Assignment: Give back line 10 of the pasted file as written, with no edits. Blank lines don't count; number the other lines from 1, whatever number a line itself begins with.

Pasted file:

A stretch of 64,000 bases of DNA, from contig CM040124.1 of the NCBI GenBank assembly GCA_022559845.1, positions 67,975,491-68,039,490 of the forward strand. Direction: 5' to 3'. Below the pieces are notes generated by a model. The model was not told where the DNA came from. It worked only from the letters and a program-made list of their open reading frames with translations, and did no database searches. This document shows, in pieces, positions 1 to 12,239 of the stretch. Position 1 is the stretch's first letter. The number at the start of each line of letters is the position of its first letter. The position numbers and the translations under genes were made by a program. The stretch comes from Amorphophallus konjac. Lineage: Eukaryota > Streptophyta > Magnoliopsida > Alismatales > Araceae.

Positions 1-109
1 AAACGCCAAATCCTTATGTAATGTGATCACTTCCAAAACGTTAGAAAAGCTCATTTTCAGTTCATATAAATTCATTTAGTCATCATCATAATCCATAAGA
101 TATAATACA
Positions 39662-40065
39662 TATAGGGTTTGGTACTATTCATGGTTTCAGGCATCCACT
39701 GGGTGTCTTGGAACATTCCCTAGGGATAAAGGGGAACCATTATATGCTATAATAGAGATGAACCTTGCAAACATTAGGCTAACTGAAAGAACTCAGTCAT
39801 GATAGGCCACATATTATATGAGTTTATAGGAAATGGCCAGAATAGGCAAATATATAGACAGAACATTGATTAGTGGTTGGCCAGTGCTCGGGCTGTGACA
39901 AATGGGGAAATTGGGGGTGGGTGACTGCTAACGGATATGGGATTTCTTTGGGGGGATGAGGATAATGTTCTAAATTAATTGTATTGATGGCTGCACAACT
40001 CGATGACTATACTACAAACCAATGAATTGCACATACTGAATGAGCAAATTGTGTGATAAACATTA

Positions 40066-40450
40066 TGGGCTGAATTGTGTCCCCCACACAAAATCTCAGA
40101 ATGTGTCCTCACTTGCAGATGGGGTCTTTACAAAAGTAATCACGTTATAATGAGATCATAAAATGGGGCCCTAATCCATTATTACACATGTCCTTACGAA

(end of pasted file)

40001 CGATGACTATACTACAAACCAATGAATTGCACATACTGAATGAGCAAATTGTGTGATAAACATTA